The Great Messianic Psalm
Text: Psalm 22
Proposition: If Psalm 22 was what Christ was cried out as He hung on the cross it becomes for the church a bracing against suffering and a lifting up to see His glory.
Introduction: This morning we are going to look at one of the most extraordinary passages of Scripture in the entire Bible. It’s extraordinary because of the historical context, it’s unique because of the insight it gives and it’s profound because of the implication woven into every phrase. Here’s where we first recognize this passage, have a look at this… It’s been thought that some of what Christ struggled to speak as He died on the cross was the reciting of  Psalm 22, a Psalm written by King David about 1000 years before the event of Jesus crucifixion. It’s called a Messianic Psalm because its content can only refer to the Messiah that Israel looked for and hoped in even though the fulfillment of it happened a thousand years later. Turn with me to Psalm 22 as we listen to the words of David speak of what he was experiencing and yet at the same time are the words of a prophet pointing to the greatest event in the history of all mankind.
I. Forsaken, Perfectly.
We know from the context of David’s life that Saul’s pursuit of him was relentless and that many times it seemed like death was imminent. Many times David must have remembered how Samuel had anointed him with oil signifying that David was God’s choice to be the next king of Israel and yet here he was hanging onto life by a thread. Look at these first three verses. “My God, My God, why have You forsaken Me? Why are You so far from helping Me and from the words of My groaning?  O My God, I cry in the daytime but You do not hear and in the night season and am not silent. But You are holy, enthroned in the praises of Israel.” Notice that there is complaint but that there is also confidence. Despite the fact that God does not do what I think He should do yet He is perfect or holy in what He does. For David that meant anguish of soul as he wondered how this would end, it meant feeling forsaken because of the circumstances and yet by faith being confident that God had all things perfectly in His control. We can understand what was happening in David’s life, but what of Jesus as hung on the cross? Was He indeed in some way forsaken by the Father? To answer this we have to remember that Jesus was both completely human and completely divine. In His divinity with the Father He is the Second Person of the Trinity, meaning that God is One God made up of three persons, the Father, the Son and the Holy Spirit. On Christmas Eve I shared with you a symbol that is a good picture of what this means.    We worship One God, a God that Communicates, that values Community and cherishes Communion. That’s the essence of John 1:1. The theologians call the connection between the Father, Son and Holy Spirit a ‘hypostatic union’, meaning a union that cannot be broken if God is to be God as we know Him. So how was Jesus ‘forsaken’ if that union could not be broken? The answer is that when the Father pushed all the debt of mankind’s sin upon Jesus, a term that is called ‘imputing’, that sin was imputed to the perfect humanity of Jesus, to His sinless human nature. It was at that moment that the Father, as the song says, ‘turned His face away’ from the Son’s sin filled humanity. It’s why Paul wrote what he did in 2 Corinthians 5:21, “For He made Him who knew no sin to be sin for us, that we might become the righteousness of God in Him.”  In His humanity He was forsaken but in His deity He remained as God in union with the Father. He was forsaken, perfectly. Some think that Jesus cried out the words of Psalm 22 in the way that people cry out Psalm 23 as death comes near. Some think that He continued to recite the whole Psalm not as complaint but as a voice of confidence in His Father… “but You are holy, enthroned on the praises of Israel.”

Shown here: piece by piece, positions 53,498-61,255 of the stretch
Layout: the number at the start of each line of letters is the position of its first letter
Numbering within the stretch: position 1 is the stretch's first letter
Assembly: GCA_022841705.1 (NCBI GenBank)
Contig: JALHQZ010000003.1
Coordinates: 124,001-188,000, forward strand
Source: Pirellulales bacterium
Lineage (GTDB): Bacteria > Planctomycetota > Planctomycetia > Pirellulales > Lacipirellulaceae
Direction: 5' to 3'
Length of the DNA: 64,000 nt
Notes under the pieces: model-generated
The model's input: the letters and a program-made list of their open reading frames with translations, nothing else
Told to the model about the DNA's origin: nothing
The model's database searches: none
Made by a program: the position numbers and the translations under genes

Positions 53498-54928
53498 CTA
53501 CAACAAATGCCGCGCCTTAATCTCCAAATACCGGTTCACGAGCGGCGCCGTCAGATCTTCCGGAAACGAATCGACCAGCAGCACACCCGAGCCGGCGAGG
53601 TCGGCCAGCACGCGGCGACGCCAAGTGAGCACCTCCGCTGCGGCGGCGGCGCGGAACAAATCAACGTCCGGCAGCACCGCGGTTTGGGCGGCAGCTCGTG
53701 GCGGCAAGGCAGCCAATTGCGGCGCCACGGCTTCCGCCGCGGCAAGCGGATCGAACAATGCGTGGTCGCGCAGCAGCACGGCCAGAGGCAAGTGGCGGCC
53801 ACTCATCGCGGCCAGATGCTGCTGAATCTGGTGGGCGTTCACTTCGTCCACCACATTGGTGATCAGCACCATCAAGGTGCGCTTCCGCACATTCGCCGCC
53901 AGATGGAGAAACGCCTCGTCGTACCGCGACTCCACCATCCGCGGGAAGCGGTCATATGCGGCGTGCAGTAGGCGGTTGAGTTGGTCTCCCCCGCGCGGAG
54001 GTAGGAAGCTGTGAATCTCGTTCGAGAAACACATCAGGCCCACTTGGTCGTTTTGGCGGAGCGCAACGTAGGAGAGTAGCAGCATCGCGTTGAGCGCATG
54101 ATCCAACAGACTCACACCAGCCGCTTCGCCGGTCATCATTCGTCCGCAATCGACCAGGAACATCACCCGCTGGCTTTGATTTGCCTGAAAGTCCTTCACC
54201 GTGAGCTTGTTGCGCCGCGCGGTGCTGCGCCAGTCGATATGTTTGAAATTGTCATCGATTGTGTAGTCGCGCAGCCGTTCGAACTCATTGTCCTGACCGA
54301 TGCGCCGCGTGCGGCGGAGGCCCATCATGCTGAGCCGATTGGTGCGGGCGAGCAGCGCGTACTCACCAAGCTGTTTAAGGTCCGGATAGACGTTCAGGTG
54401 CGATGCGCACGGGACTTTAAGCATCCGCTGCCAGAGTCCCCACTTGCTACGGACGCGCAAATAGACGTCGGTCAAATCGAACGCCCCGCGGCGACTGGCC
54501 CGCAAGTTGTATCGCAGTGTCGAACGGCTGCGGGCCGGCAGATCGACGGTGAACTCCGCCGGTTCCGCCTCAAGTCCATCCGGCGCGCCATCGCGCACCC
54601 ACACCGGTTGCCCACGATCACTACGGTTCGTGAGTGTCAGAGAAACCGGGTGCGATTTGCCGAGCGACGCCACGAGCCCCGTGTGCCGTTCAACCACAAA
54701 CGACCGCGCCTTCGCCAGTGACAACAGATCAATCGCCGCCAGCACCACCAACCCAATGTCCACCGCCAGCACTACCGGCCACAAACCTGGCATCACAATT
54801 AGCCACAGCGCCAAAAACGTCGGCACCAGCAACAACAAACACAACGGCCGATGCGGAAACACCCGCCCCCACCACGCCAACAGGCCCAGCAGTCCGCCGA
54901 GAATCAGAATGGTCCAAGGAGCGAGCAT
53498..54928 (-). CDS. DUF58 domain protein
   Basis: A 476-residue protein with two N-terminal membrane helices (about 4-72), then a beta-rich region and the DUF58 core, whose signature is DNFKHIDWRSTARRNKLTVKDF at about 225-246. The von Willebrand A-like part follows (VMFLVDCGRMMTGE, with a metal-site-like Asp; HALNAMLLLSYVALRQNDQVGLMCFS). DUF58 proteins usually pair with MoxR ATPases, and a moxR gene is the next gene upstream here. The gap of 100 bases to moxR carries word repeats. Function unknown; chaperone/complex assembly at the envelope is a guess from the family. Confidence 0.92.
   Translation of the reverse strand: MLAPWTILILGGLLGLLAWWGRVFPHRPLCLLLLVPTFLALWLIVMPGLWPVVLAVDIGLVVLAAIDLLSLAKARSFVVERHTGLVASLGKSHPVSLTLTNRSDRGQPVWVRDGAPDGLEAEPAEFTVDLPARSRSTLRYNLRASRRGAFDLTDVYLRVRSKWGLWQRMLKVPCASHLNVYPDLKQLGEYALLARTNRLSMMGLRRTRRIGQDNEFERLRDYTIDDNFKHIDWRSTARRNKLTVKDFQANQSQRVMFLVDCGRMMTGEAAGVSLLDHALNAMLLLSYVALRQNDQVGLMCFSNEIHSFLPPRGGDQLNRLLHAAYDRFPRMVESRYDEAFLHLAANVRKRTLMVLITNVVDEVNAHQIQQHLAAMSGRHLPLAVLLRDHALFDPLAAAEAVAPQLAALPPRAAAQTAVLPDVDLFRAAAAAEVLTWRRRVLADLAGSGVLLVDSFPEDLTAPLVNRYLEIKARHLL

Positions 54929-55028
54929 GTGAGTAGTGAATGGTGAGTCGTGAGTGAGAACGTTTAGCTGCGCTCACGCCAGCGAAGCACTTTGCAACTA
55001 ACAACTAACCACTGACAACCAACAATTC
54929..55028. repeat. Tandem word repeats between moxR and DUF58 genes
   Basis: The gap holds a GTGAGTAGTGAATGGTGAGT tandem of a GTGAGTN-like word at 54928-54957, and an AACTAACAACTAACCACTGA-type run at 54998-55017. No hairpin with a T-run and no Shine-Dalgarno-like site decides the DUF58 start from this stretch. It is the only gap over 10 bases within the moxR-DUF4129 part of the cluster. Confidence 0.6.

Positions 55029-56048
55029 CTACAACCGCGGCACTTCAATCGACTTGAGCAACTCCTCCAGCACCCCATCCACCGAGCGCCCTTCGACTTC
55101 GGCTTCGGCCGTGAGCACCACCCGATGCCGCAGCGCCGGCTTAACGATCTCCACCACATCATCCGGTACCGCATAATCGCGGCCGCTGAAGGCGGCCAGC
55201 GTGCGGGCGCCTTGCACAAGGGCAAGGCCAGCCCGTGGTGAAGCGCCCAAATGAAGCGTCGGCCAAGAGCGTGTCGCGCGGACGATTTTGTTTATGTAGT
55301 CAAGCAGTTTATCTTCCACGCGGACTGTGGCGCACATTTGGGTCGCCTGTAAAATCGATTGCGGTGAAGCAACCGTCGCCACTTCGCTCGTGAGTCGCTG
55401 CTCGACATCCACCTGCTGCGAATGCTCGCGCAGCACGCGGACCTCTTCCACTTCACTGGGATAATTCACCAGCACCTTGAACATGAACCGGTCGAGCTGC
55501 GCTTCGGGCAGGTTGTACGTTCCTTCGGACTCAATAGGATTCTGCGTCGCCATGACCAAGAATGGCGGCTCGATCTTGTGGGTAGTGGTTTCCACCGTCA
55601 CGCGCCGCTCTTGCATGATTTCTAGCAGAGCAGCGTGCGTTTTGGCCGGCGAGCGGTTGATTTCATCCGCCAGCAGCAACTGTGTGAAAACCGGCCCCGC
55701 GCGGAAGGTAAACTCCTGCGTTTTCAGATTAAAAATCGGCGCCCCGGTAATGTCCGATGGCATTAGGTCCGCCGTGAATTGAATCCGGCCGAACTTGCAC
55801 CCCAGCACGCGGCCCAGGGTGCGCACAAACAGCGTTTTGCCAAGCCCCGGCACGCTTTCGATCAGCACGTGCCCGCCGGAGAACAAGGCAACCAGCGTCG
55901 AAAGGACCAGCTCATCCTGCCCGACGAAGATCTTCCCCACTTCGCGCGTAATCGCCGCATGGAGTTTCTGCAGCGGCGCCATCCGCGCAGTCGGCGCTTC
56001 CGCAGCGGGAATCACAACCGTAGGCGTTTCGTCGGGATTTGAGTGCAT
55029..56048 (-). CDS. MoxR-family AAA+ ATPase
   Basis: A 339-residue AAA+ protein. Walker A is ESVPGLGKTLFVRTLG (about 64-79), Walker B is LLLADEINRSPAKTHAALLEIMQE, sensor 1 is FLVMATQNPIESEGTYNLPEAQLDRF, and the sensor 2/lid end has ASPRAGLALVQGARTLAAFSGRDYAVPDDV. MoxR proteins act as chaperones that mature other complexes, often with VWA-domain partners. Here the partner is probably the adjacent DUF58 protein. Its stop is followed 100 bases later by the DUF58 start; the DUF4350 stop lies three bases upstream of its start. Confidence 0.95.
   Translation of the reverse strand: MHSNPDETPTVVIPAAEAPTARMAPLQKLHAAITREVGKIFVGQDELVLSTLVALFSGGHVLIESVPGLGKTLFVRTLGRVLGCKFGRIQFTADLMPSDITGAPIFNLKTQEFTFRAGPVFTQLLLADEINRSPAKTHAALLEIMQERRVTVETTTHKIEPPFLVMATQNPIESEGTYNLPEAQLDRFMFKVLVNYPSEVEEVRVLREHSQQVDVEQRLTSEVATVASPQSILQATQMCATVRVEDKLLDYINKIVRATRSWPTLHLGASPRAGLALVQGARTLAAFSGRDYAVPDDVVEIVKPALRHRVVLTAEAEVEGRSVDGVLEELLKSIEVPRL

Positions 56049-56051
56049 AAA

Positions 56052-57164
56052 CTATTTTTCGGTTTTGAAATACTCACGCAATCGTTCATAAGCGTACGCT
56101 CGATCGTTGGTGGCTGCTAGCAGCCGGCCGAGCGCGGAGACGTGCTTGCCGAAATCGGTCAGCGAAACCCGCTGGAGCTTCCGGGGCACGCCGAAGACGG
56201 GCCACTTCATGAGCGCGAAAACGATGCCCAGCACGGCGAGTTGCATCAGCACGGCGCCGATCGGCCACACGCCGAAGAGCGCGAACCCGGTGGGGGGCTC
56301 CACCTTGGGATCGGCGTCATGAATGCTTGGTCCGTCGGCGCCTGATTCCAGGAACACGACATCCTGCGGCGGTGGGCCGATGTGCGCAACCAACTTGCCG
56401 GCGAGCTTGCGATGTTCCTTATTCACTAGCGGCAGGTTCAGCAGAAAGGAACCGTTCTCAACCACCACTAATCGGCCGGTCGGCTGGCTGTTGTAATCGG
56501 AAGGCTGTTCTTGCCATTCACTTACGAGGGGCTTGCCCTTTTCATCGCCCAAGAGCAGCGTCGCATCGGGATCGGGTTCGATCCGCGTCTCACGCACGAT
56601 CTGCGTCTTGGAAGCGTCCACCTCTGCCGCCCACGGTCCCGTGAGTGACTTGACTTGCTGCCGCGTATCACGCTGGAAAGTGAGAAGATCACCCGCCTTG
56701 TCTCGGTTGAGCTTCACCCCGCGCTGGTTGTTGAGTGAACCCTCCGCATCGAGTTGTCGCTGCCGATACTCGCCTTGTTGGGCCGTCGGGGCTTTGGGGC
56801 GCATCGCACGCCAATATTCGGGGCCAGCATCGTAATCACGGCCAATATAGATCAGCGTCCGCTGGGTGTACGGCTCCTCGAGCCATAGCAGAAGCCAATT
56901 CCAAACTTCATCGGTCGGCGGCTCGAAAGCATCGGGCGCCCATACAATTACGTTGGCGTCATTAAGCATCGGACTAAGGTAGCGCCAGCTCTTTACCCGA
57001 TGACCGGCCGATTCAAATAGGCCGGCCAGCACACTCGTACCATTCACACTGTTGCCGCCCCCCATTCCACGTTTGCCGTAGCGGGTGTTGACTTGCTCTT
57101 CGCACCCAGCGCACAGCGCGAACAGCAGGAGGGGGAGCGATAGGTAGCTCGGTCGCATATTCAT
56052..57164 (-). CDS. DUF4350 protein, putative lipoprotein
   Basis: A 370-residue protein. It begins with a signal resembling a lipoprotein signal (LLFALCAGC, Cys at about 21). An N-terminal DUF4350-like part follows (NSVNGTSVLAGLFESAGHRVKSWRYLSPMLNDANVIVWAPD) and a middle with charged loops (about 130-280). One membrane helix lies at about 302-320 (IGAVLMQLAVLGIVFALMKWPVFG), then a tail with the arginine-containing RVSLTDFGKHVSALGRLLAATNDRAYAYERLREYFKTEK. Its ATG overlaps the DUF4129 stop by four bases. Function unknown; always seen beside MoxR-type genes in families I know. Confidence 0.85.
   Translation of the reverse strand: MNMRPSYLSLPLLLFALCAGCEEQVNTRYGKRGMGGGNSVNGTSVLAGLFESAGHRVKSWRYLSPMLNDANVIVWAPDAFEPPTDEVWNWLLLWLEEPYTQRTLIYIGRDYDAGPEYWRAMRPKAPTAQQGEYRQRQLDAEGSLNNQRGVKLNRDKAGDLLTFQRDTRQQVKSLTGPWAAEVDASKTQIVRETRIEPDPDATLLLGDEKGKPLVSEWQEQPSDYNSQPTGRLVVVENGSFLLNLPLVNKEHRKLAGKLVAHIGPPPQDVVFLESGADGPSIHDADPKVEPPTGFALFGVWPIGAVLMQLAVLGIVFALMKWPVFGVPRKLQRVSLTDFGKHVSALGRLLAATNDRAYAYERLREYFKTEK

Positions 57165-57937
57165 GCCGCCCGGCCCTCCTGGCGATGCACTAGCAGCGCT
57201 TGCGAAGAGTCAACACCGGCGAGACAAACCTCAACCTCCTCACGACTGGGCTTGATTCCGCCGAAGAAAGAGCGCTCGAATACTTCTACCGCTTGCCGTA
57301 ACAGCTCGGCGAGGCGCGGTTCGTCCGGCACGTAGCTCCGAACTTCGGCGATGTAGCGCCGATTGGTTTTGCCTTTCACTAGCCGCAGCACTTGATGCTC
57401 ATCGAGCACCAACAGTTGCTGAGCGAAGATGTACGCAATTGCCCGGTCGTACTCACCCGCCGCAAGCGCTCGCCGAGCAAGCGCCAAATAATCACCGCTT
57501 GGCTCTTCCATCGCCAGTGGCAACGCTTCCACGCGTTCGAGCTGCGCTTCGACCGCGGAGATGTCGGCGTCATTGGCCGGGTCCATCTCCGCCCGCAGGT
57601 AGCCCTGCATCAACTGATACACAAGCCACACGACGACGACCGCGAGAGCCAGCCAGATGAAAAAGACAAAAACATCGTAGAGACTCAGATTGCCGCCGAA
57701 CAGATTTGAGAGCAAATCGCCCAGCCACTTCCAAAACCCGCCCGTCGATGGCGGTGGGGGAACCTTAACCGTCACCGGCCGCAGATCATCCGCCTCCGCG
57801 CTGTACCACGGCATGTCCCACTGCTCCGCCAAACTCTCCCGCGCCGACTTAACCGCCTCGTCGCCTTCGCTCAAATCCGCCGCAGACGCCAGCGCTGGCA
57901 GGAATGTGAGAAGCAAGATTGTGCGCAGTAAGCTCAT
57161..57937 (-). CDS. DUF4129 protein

II. Ridiculed, Wondrously.